It is hard to believe it is already December and we have only 3 weeks left in the quarter! As you are looking at ways to freshen up your courses and end on a really strong note, I encourage you to consider connecting "face-to-face" with your students, at least in a virtual fashion :) There is a great tool called "Eyejot" that can allow you to do just this.

Eyejot is a free online video messaging platform that does not require any software download. You simply need a webcam and to have registered on their truly is as simple as that. Unfortunately Eyejot video messages are housed within your Eyejot account so are not directly connected to your school email account or to Blackboard, but I still believe it could be a very beneficial tool as another way to connect with your students or for your students to connect with one another, especially if they are working on a group project.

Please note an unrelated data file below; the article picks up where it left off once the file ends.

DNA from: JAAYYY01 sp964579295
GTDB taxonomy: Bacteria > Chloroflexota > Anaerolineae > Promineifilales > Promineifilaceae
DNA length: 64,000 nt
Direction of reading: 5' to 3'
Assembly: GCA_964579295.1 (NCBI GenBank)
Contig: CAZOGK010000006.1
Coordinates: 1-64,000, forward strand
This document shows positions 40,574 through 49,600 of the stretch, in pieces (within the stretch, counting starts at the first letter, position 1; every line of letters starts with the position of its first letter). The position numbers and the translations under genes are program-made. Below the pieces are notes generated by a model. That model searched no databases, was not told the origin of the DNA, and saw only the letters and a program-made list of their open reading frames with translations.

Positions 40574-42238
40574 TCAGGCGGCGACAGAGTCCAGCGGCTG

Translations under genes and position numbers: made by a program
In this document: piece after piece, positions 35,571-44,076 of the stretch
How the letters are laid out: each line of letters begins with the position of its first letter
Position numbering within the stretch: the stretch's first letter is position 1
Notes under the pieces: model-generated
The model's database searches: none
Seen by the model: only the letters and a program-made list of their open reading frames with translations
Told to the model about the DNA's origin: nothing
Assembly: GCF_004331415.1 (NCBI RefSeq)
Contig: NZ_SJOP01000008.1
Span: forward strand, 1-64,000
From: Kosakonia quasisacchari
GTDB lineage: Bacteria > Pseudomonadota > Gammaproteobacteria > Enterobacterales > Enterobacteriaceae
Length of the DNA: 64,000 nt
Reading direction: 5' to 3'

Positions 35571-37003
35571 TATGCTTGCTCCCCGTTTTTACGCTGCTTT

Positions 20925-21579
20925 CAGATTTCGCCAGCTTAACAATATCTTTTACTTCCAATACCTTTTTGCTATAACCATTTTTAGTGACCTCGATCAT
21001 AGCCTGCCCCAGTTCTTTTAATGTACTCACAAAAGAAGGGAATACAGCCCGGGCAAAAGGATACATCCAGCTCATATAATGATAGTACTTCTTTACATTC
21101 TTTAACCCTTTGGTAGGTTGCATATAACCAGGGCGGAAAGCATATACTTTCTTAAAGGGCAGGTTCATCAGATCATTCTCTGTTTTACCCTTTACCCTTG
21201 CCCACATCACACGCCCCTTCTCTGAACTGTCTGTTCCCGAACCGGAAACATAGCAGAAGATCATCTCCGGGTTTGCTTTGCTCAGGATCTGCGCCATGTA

The intent of Eyejot is to leave messages with one another much like voice mail messages, but it adds in the visual component voice mail doesn't allow. The addition of nonverbal communication can now help to clarify any confusion that may be experienced through a simple email or voice mail message. (It is important to note: Senders and recipients all need to have their own Eyejot account to log into to send and receive messages.)

I can see many Eyejot opportunities within the online classroom:
  • Offer feedback to students individually on large projects in a way that you can truly emphasize certain points you want to get across that may otherwise be lost in written feedback;
  • Deepen weekly discussion boards through shared Eyejot messages to really simulate an actual verbal discussion;